All new petrol and diesel cars – including hybrids – are to be banned from sale by 2035, possibly as early as 2032
Concerns around the environmental impact of petrol and diesel cars have been mounting for years. Eventually it became inevitable that, at some point, dates would be set in countries around the world for vehicles using internal combustion engines to be banned from sale.
In 2017, a deadline was set for the UK to ban sales of all new petrol and diesel cars by 2040. Then, in 2020, the Government brought this date forward to 2035 and made the terms more strict. Predictably, these moves were controversial, prompting both praise and criticism from various groups.
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Here, we cover everything you need to know about the new petrol and diesel car sales ban in the UK, including when it’s happening and exactly which kinds of vehicles are affected.
When are new petrol and diesel cars being banned from sale?
Originally, the UK Government said new conventionally powered petrol and diesel cars would be banned from sale by 2040. Scotland, meanwhile, set itself an earlier deadline of 2032.
Early in 2020, though, the UK-wide plan was amended. Transport secretary Grant Shapps announced the ban would be brought forward to 2035 at the very latest, adding that the Government was consulting on implementing it as early as 2032.
Since then, pressure has been mounting from certain lobbies for this to happen. In June 2020, the Committee on Climate Change – an independent body that advises ministers on decarbonisation – asked the Government to provide “detailed policy arrangements” to enable the ban to come into force by 2032 “at the latest”.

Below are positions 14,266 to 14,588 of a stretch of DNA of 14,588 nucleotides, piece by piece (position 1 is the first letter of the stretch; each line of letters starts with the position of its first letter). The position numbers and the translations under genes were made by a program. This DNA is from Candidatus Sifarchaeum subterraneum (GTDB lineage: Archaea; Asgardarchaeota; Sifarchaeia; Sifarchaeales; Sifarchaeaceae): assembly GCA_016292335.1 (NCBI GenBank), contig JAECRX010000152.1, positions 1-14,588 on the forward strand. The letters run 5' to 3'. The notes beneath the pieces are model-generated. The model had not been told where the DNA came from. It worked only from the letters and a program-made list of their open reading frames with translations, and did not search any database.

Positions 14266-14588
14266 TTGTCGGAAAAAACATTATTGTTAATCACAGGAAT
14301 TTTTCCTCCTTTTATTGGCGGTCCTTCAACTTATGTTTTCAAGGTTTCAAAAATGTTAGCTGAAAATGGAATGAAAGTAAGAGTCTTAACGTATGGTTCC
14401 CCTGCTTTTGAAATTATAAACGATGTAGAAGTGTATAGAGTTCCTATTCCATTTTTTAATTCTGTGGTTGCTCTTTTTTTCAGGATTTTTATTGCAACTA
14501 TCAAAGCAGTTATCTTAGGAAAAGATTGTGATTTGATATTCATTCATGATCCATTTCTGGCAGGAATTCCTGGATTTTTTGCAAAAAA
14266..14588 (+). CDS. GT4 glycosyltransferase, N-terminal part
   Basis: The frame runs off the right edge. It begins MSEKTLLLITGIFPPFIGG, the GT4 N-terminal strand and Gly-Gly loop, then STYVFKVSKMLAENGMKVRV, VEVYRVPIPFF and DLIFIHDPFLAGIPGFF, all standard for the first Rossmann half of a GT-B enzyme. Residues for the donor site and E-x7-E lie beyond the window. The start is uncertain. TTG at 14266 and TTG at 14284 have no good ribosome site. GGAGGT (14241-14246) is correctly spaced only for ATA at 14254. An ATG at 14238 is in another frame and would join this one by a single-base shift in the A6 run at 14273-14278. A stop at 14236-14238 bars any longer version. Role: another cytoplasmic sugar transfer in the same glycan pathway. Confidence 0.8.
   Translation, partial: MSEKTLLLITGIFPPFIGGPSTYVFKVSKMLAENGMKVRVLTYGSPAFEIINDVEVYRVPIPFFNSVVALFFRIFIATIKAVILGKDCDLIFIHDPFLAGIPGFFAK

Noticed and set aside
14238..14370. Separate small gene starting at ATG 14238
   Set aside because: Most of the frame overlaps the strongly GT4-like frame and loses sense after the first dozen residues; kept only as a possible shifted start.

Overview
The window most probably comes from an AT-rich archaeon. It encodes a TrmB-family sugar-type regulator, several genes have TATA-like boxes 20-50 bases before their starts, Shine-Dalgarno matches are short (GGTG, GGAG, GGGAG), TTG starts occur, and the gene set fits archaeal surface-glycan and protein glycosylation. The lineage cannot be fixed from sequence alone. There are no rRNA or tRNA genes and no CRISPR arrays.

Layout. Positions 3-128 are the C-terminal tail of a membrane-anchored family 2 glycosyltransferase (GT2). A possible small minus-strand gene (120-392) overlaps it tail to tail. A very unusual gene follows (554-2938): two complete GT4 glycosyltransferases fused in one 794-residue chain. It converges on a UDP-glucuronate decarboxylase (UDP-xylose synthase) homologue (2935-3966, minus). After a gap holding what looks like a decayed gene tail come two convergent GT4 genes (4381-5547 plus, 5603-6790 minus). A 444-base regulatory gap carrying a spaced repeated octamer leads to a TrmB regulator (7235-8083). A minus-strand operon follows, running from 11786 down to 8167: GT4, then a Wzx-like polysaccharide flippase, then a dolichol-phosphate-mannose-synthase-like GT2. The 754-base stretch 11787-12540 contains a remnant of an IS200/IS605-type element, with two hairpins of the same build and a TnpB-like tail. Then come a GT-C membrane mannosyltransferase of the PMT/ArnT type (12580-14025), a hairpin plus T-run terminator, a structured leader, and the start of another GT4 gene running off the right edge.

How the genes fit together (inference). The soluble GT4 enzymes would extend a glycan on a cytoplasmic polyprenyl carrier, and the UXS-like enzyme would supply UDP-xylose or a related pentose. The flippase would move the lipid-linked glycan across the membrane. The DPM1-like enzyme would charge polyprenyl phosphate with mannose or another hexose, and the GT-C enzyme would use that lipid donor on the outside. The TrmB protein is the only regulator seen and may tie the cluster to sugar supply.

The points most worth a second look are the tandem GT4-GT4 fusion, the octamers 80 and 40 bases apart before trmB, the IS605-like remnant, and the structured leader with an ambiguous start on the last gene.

Some car makers are reportedly less keen, though. According to the Financial Times, one manufacturer has told the Government that “restricting customer choice to expensive electric vehicles would result in less affluent customers being excluded from mobility, preventing the Government from achieving its levelling up agenda”.
Which vehicles will be affected by the ban?
Originally, only new conventionally powered petrol and diesel cars were to be banned from sale. This would mean that new hybrids could still be sold at car dealerships. This changed, however, when the Government announced the ban would be in place by 2035.
As it stands, all new cars with a petrol or diesel combustion engine fitted – regardless of whether they’re hybrids or not – will be banned from sale in the UK by 2035. This prompted some criticism from the industry. The Society of Motor Manufacturers and Traders said the move was “extremely concerning”, while the National Franchised Dealers Association urged the Government to “reconsider the benefits of plug-in hybrid vehicles”.
Auto Express understands that light commercial vehicles – vans weighing under 3.5 tonnes – will also be banned if they have any kind of petrol or diesel engine. This means only new pure electric vans like the Nissan e-NV200 will be allowed to remain on sale from 2035, which may come as a surprise to manufacturers who have developed plug-in hybrid vans, as Ford has done with the Transit PHEV.
UK electric car investment